The country seems broken right now. Yet in reality, political turmoil has embroiled the United States for the entirety of the new graduates’ lives. In 2002, this class was born into the War on Terror in the aftermath of 9/11, the invasion of Iraq on false pretenses, and the decline in privacy from the passage of the USA PATRIOT Act. In 2008, when this class entered first grade, the economy collapsed. School budgets enacted cuts, parents lost their jobs, and families lost their homes. In 2012, when these students were in the fifth grade, they watched on the news that a stranger entered Sandy Hook Elementary School with a semi-automatic rifle, threatening their peers. And they watched as these tragedies occurred again, and again, and again. History repeated itself. This generation, despite the ignorance which youth should entail, has never experienced any sense of stability.
But as this generation has come of age, they have observed the change that younger generations affect when they remain active and informed advocates. In 2015, the Supreme Court legalized same-sex marriage after decades of LGBTQ+ activism. In subsequent years, America witnessed the initial rise of Black Lives Matter which pushed the U.S. Justice Department, under President Obama, to hold police departments across the country accountable for police brutality, though the action was not enough. The #MeToo movement exposed powerful people, from Hollywood to Capitol Hill, for sexual misconduct in the workplace and empowered women (and men) to report instances of sexual harassment, assault, and rape. And in their sophomore year, these students reacted to the Parkland, Florida school shooting with political pressure on lawmakers. Change occurs when young people illuminate the problems within society.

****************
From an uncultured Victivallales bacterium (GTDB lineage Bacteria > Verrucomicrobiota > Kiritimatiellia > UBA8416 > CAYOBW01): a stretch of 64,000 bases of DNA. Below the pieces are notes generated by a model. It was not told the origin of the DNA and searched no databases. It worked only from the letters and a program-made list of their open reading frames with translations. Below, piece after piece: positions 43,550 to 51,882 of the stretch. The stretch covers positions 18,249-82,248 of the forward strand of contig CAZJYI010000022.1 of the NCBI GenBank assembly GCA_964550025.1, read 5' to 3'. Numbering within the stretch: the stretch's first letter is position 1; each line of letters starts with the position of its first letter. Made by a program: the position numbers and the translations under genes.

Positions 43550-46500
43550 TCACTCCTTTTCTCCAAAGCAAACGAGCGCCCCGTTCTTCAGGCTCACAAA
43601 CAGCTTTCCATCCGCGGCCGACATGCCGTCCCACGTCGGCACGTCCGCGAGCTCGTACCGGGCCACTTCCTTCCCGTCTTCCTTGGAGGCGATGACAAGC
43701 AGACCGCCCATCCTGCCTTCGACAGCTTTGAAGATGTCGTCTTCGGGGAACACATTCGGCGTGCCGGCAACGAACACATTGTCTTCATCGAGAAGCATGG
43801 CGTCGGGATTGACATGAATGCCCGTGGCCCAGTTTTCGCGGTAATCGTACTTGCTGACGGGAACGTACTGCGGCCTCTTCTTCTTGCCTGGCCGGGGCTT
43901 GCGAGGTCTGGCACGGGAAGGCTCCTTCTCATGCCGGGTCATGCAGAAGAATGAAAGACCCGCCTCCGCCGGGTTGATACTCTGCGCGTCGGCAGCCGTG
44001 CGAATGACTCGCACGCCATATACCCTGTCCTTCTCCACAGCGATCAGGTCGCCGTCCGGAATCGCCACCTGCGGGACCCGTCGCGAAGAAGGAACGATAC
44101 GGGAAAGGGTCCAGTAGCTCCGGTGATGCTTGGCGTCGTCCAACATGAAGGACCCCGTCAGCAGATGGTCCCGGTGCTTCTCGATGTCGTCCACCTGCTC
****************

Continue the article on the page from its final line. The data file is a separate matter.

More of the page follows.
So vote. This opportunity to achieve electoral progress presents itself to the Class of 2020 for the first time in their lives, and your voices are waiting to be heard. Your ideas can fix the response to this once-in-a-century pandemic, this economic recession with an unemployment rate second only to the Great Depression, and this lingering racism from centuries ago. Don’t throw away your vote, your leverage against the powerful who seek to maintain the status quo. Around the world, people die for this right in our representative democracy. Armies of people in America’s past have sacrificed themselves for this right. In other places across the globe, people today, through voter suppression and disenfranchisement, still do not have this right. You do. Use it.
To participate in next month’s elections, you must register to vote, by mail or by e-mail, by June 16. Because New Jersey is a closed-primary state, you must register as either a Democrat or Republican to vote in the respective party’s primary. If you are seventeen years old, you may register to vote, so long as you turn eighteen by the time you vote. Then, after you have registered to vote, you must request by mail a mail-in ballot by June 31. You can also request a ballot from your County Clerk by 8 p.m. the day of the election. Your mail-in ballot must be received by July 7, so take into account the time it may take to mail your ballot.
Beyond simply voting, though, make an informed vote. Research your options in every election, from president to school board. Guarantee that their values align with yours, and verify that their actions match their rhetoric. Recognize today’s issues—a medical crisis, an unstable economy, and a racist pandemic—and deploy the power in your vote.